• Competency area 3: Works in partnership with the person to develop and implement a treatment plan.
  • Competency area 4: Communicates the treatment plan clearly to other health professionals.
  • Competency area 5: Monitors and reviews the person's response to treatment.
  • Horizontal competency area H1: Practices professionally.
  • Horizontal competency area H2: Communicates and collaborates effectively with the person and other health professionals.

The horizontal competencies (H1 and H2) are integrated with the other competency areas during the prescribing cycle.

The framework at a glance

Prescribing competencies framework structure explained

  1. The competency area titledescribes an activity essential for prescribing.
  2. Each competency area begins with an introductory section that summarises the focus for each competency.
  3. As each of the competency areas is too large to be practicably demonstrated or assessed, the competency areas are broken down into elements that describe the specific processes, actions, and tasks that health professionals carry out when prescribing.
  4. The performance criteria for each competency area describe the performance required in practice and break the elements into the observable behaviours or results that are expected of competent prescribers.
  5. Evidence examples provide cues for assessing prescribing performance. They are examples only, and should be customised for the scope of practice and role the prescriber performs in the workplace.
  6. Each competency area also ends with knowledge, skills, and behaviours subsections describing the level of underpinning knowledge, skills and behaviours that prescribers require, and integrate, when performing the competency.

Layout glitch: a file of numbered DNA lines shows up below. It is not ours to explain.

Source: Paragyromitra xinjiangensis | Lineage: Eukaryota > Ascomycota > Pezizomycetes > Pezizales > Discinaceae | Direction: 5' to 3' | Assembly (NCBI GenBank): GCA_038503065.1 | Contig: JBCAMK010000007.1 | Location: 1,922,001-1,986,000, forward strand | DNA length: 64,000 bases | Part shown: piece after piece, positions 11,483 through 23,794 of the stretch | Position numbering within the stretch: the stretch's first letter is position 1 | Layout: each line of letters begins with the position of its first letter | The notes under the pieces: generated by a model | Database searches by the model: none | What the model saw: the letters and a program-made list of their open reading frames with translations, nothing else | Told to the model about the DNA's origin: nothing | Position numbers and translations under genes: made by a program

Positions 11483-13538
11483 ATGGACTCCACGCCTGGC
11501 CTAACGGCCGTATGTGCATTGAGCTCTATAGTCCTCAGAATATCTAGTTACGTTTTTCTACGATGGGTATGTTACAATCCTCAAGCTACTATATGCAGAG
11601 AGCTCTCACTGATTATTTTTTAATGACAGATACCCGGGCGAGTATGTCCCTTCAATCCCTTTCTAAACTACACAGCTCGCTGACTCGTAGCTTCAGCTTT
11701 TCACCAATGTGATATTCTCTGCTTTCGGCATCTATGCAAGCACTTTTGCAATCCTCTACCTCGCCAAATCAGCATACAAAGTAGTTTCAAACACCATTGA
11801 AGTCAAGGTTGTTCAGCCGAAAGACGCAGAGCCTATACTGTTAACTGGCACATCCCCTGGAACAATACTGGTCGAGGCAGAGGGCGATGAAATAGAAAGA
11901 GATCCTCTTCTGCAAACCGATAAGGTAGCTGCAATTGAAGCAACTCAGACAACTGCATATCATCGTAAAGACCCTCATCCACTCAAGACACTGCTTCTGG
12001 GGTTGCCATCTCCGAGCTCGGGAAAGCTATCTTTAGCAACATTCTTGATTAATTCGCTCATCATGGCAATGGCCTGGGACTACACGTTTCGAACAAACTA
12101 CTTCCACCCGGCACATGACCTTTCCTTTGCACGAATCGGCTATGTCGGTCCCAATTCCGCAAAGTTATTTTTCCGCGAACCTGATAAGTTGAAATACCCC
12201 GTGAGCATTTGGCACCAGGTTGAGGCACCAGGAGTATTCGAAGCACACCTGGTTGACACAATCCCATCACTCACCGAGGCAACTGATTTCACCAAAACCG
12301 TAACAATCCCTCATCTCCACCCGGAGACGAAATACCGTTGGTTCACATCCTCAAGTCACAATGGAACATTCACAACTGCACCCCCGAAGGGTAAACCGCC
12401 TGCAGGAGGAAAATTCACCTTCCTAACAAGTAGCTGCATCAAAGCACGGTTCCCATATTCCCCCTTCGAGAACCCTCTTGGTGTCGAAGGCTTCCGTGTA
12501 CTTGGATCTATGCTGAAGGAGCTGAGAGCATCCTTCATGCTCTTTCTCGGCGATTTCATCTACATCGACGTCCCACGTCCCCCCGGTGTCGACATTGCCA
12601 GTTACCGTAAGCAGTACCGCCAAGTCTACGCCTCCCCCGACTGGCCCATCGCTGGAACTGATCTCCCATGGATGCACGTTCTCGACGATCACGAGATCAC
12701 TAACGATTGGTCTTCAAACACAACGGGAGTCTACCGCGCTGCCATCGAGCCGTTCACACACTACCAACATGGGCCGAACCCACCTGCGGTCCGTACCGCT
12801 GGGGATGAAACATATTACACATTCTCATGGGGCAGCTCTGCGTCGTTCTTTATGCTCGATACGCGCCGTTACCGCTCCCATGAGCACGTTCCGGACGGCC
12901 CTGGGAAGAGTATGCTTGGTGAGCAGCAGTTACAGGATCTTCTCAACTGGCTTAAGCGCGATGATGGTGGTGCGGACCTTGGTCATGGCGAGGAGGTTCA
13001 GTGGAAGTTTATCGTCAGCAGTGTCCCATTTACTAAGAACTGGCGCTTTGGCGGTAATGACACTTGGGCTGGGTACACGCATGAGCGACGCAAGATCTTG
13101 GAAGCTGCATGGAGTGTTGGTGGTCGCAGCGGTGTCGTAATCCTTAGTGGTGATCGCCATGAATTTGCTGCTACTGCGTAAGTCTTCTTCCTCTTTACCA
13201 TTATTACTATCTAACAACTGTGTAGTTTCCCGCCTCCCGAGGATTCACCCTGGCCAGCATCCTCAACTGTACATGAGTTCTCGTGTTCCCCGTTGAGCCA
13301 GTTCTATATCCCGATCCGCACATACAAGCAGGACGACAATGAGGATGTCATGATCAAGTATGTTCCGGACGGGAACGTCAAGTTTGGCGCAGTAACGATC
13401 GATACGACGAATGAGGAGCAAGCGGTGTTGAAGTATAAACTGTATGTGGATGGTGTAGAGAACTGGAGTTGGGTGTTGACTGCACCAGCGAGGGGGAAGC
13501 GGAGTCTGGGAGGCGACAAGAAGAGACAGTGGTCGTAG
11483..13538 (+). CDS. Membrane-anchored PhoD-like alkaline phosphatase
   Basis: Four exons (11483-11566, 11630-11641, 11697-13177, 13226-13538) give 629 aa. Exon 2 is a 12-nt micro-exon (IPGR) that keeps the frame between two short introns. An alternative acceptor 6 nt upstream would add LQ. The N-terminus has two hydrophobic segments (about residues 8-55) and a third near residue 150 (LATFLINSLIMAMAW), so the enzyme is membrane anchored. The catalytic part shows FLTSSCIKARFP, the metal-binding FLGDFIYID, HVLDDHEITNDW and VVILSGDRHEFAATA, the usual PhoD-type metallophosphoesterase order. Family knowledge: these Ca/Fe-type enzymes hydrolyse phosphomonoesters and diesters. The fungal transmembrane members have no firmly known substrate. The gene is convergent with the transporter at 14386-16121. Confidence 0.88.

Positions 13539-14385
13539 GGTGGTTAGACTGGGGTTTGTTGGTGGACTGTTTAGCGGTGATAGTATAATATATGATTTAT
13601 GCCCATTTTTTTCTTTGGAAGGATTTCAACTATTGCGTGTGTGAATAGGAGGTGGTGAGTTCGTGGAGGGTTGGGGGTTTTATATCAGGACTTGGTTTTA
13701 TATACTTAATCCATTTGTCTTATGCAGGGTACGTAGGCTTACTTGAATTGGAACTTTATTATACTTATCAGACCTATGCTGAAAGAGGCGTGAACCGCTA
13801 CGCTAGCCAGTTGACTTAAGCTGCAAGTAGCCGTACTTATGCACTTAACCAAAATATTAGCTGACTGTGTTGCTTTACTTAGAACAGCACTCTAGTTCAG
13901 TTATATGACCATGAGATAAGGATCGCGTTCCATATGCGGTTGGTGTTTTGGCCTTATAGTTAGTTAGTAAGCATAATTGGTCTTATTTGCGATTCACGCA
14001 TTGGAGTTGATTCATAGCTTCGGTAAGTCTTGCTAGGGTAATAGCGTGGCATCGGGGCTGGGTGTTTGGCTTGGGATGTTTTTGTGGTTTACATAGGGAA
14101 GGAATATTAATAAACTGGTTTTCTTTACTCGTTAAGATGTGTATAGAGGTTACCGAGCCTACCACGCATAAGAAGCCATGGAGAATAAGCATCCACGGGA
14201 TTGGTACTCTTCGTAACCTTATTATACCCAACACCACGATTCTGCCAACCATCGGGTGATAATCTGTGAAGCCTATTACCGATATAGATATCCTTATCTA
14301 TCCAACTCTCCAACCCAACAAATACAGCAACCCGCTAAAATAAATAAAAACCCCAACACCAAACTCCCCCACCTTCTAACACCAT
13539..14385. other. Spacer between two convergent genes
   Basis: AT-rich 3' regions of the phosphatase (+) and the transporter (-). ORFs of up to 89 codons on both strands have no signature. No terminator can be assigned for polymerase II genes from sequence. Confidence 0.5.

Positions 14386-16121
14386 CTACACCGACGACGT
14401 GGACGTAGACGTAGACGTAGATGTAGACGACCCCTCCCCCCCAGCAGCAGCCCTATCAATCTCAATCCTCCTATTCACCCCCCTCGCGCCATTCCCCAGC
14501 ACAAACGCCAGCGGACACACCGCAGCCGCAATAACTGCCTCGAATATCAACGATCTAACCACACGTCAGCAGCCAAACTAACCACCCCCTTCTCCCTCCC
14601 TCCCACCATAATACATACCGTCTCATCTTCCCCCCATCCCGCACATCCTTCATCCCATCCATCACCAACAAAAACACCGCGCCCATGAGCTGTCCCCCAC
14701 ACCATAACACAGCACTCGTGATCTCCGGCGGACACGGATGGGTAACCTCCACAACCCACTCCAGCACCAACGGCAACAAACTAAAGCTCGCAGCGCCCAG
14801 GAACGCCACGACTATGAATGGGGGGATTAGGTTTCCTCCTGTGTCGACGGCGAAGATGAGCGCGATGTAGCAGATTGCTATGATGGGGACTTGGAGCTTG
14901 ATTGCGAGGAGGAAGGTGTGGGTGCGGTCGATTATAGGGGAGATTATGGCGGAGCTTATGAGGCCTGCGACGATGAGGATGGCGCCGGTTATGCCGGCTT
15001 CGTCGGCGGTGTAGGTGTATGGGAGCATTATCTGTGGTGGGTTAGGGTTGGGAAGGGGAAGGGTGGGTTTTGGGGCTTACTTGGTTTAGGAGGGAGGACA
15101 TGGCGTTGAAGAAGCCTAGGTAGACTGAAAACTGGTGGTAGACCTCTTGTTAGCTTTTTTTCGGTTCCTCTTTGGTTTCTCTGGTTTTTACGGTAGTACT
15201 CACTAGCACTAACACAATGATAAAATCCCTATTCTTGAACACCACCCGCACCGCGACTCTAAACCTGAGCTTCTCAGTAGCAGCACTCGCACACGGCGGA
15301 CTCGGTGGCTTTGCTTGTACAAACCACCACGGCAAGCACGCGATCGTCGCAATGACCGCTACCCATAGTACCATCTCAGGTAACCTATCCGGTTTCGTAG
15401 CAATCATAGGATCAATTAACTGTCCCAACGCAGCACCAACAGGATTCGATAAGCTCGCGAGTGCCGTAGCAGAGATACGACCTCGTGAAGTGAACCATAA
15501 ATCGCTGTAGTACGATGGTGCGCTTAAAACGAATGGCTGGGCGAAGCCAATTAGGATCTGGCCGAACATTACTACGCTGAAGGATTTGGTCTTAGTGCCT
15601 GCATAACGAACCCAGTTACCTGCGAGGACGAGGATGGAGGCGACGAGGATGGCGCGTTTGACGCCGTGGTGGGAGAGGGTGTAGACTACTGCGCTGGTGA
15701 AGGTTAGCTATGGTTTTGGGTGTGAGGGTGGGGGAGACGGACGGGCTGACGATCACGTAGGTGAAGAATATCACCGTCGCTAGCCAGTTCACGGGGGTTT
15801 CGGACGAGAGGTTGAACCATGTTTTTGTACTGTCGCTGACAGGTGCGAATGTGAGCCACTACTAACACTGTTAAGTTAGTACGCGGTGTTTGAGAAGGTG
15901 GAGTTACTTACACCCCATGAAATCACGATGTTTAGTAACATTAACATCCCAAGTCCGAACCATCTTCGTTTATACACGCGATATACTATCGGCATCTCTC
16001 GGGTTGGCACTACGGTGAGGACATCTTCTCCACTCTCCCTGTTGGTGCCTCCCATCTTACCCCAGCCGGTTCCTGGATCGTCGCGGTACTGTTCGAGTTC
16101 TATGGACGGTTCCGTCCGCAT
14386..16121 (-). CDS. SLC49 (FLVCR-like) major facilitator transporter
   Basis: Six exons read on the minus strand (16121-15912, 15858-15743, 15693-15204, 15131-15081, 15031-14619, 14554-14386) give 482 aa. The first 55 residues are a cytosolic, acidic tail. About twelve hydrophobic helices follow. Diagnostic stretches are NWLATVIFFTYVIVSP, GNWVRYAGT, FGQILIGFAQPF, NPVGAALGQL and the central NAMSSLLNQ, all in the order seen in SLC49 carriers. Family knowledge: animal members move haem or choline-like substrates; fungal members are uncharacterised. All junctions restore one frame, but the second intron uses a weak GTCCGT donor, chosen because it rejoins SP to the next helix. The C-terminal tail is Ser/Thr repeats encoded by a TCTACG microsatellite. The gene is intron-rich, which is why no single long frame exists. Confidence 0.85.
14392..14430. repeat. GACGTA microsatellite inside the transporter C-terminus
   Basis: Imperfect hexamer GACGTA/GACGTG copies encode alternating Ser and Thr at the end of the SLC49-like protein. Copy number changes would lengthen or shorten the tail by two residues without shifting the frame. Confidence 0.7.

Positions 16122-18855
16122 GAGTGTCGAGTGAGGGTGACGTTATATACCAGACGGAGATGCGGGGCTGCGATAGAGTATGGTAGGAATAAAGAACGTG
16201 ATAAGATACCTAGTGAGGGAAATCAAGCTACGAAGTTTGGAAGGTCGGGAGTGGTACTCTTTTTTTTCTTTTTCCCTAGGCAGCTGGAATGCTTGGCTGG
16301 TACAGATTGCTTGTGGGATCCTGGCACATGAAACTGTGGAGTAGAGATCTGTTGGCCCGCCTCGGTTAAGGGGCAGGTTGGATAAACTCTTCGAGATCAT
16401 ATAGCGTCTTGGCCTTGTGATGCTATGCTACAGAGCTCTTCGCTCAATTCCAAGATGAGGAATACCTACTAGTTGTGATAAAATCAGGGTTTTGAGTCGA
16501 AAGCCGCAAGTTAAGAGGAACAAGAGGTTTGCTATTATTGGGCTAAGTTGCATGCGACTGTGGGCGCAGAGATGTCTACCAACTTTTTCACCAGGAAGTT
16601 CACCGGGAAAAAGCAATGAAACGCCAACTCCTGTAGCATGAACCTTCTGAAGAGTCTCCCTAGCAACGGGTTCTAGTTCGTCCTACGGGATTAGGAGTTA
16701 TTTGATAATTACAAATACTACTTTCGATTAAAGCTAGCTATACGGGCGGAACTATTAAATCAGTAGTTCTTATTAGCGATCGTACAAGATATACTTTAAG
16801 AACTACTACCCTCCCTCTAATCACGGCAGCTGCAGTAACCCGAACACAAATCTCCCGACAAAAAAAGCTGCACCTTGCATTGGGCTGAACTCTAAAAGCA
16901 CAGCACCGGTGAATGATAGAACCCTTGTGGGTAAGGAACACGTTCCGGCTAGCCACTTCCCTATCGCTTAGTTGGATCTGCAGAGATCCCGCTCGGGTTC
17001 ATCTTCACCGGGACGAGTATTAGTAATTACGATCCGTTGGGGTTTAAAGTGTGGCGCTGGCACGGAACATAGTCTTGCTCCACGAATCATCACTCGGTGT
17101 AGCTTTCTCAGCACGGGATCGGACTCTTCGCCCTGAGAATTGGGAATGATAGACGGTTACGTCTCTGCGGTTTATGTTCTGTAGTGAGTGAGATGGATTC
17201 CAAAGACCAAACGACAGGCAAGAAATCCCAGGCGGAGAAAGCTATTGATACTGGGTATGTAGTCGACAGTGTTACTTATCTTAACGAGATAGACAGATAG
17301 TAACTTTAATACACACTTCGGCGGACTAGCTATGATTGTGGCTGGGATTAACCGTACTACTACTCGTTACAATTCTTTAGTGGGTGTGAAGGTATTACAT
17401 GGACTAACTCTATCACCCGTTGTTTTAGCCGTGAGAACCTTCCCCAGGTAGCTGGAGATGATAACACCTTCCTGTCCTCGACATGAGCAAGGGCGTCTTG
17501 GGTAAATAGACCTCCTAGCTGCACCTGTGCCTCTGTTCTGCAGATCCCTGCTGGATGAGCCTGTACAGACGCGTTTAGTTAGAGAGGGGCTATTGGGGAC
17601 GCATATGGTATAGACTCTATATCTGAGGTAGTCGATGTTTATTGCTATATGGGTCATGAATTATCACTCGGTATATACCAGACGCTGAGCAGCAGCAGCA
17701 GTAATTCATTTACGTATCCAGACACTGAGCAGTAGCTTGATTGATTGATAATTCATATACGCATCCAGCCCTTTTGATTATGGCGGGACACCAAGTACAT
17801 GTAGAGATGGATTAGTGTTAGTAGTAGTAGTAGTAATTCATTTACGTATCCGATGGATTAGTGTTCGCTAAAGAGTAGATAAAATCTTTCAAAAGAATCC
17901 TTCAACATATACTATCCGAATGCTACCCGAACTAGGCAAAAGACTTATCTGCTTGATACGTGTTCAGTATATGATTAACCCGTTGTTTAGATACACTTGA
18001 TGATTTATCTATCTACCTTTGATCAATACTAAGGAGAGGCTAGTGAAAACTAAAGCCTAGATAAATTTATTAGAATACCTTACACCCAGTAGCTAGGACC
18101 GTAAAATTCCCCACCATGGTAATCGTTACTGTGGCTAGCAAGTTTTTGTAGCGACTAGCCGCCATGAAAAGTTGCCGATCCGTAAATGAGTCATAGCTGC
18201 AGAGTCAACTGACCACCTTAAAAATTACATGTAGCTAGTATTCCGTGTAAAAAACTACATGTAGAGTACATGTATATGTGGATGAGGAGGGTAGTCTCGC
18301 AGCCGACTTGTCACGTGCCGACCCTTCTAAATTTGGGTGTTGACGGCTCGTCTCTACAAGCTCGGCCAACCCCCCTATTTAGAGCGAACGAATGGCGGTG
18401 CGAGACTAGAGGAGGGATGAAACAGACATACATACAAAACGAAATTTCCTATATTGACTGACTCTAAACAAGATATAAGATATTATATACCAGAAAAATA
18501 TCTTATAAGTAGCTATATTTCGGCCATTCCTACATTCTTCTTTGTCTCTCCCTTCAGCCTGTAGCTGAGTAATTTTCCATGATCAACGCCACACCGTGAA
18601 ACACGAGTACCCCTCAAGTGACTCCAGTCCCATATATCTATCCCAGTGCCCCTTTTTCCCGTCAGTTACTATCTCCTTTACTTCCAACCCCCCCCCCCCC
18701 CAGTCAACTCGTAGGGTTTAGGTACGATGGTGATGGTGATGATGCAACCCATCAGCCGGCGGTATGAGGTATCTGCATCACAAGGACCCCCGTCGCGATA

Development of the framework

The development of the Prescribing Competencies Framework commenced in February 2011 and concluded in May 2012 with the launch of the framework at the 2012 National Medicines Symposium (NMS).

Literature review, initial consultations and draft framework

A literature review was conducted at the beginning of this project. Based on its findings, we decided to:

  • work with practicing health professionals to develop a competency framework for prescribing medicines from first principles
  • include evidence examples/indicators in this framework
  • align the framework to the World Health Organization’s Guide to good prescribing
  • involve a wide range of health professionals, people who prescribe medicines, and stakeholder organisations in the development and review of the framework.

We worked with 10 nationally-regulated health professions to develop the initial draft of the framework, including:

  • chiropractors
  • dentists
  • medical practitioners
  • nurses (including nurse practitioners) and midwives
  • optometrists
  • osteopaths
  • pharmacists
  • physiotherapists
  • podiatrists
  • psychologists.

We invited more than 70 organisations that work with these professions to take part. Many organisations informed their members about the 18 focus groups that gathered data about the competencies to be included in the initial draft. More than 130 health professionals attended these focus groups held in urban and regional areas across Australia in August/September 2011 and provided input. Both the expert reference group and the advisory group involved in the project reviewed this initial draft.

Feedback from stakeholders

In addition to the 10 health professions involved in the initial draft, representatives of four additional health professions were invited to be involved in consultations to obtain feedback:

  • Aboriginal and Torres Strait Islander health practitioners
  • Chinese medicine practitioners
  • medical radiation practitioners
  • occupational therapists.